This upper bound is realized (up to a constant factor) when A is a line segment and x is one of its endpoints.
Our next result provides lower bounds of harmonic measure to complement the preceding upper bounds, addressing the question: What is the least positive value of ${\mathbb {H}}_A (x)$ ?
Theorem 4. There exists a universal positive constant c such that, if A is a subset of $\mathbb {Z}^2$ with $n \geq 1$ elements, then either ${\mathbb {H}}_A (x) = 0$ or
It is much easier to prove that, if A is connected, then equation (1.2) can be replaced by
This lower bound is optimal in terms of its dependence on n, as we can choose A to be a narrow, rectangular ‘tunnel’ with a depth of order n and an element just above the ‘bottom’ of the tunnel, in which case the harmonic measure of this element is exponentially small in n; we will shortly discuss a related example in greater detail. We expect that the bound in equation (1.2) can be improved to an exponential decay with a rate of order n instead of $n \log n$ .
We believe that the best possible lower bound would be realized by the harmonic measure of the innermost element of a square spiral (Figure 3). The virtue of the square spiral is that, essentially, with each additional element, the shortest path to the innermost element lengthens by two steps. This heuristic suggests that the least positive value of harmonic measure should decay no faster than $4^{2n}$ , as $n \to \infty $ . Indeed, Example 1.6 suggests an asymptotic decay rate of $(2+\sqrt {3})^{2n}$ . We formalize this observation as a conjecture. To state it, let $\mathscr {H}_n$ be the collection of nelement subsets A of $\mathbb {Z}^2$ such that ${\mathbb {H}}_A (o)> 0$ .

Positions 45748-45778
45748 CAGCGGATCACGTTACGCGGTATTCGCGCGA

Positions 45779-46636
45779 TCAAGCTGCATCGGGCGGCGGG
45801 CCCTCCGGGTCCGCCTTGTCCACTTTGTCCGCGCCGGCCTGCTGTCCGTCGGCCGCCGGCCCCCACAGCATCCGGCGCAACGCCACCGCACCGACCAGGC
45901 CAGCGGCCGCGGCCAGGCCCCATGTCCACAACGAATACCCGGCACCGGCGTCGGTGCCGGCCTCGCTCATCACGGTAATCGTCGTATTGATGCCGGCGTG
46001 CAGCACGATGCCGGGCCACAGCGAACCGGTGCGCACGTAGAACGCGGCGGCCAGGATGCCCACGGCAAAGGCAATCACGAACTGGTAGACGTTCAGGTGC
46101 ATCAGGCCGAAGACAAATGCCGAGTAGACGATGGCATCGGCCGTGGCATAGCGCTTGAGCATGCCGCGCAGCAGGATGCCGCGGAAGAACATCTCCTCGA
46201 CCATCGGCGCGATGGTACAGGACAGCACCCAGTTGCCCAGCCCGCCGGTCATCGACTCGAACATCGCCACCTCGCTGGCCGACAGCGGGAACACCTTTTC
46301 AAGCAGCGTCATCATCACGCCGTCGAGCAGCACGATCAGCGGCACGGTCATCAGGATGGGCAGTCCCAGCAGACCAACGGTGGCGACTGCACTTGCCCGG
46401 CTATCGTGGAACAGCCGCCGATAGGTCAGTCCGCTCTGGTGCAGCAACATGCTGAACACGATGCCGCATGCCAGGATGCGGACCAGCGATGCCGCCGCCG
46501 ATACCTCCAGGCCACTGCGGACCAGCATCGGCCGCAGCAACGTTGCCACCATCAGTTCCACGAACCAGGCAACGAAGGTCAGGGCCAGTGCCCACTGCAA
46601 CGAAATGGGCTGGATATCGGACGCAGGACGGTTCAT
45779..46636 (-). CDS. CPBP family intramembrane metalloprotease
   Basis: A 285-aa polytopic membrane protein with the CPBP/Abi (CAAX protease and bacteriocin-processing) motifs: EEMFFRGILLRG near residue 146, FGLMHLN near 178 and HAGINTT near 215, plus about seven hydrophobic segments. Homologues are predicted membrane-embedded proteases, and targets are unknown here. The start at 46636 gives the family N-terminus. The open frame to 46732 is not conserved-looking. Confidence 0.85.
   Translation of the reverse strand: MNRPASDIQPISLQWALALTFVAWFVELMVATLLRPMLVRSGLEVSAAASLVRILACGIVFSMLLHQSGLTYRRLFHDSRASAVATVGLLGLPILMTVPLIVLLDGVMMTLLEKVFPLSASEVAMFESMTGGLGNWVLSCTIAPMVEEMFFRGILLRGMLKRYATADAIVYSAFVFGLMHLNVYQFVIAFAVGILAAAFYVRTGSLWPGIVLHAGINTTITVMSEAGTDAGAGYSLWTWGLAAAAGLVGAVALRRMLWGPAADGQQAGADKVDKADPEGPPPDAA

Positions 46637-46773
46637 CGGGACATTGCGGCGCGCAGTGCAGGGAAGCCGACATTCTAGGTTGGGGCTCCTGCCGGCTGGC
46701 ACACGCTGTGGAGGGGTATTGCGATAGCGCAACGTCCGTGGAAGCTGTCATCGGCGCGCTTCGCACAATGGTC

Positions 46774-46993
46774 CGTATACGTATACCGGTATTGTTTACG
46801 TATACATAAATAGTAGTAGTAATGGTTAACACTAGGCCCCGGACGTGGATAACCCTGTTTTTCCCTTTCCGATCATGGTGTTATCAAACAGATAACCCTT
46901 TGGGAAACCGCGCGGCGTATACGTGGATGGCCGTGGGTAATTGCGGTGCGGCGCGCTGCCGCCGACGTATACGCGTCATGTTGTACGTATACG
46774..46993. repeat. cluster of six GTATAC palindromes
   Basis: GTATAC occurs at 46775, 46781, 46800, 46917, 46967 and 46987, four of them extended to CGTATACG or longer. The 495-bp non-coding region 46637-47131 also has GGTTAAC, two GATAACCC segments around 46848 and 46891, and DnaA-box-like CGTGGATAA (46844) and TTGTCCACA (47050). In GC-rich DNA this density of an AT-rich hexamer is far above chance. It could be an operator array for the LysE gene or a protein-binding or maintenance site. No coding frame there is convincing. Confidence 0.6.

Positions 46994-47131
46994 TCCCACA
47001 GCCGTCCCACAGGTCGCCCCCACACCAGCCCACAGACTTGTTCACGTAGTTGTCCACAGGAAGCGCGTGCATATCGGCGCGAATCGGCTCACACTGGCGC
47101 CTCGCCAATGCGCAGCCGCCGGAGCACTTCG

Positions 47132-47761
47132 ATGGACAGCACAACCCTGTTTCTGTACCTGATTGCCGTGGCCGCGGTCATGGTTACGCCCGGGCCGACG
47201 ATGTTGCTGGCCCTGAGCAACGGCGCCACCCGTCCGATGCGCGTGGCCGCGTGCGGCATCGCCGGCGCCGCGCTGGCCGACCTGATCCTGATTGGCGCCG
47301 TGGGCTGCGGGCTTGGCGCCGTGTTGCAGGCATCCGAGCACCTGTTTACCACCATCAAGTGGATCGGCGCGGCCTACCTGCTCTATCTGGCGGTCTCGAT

Conjecture 1.5. Asymptotically, the square spiral of Figure 3 realizes the least positive value of harmonic measure, in the sense that
Example 1.6. Figure 3 depicts the construction of an increasing sequence of sets $(A_1, A_2, \dots )$ such that, for all $n \geq 1$ , $A_n$ is an element of $\mathscr {H}_n$ and the shortest path $\Gamma = (\Gamma _1, \Gamma _2, \dots , \Gamma _k)$ from the exterior boundary of $A_n \cup \partial A_n$ to $\Gamma _k = o$ , which satisfies $\Gamma _i \notin A_n$ for $1 \leq i \leq k  1$ , has a length of $k = 2(1 o_n (1))n$ . Since $\Gamma _1$ separates the origin from infinity in $A_n^c$ , we have
Concerning the first factor of equation (1.3), one can show that there exist positive constants $b, c < \infty $ such that, for all sufficiently large n,
To address the second factor of equation (1.3), we sum over the last time $t < \tau _{A_n}$ that $S_t$ visits $\Gamma _1$ :
where $\Gamma _{2:k} = \{\Gamma _2,\dots ,\Gamma _k\}$ . The Markov property applied to t implies that
Therefore,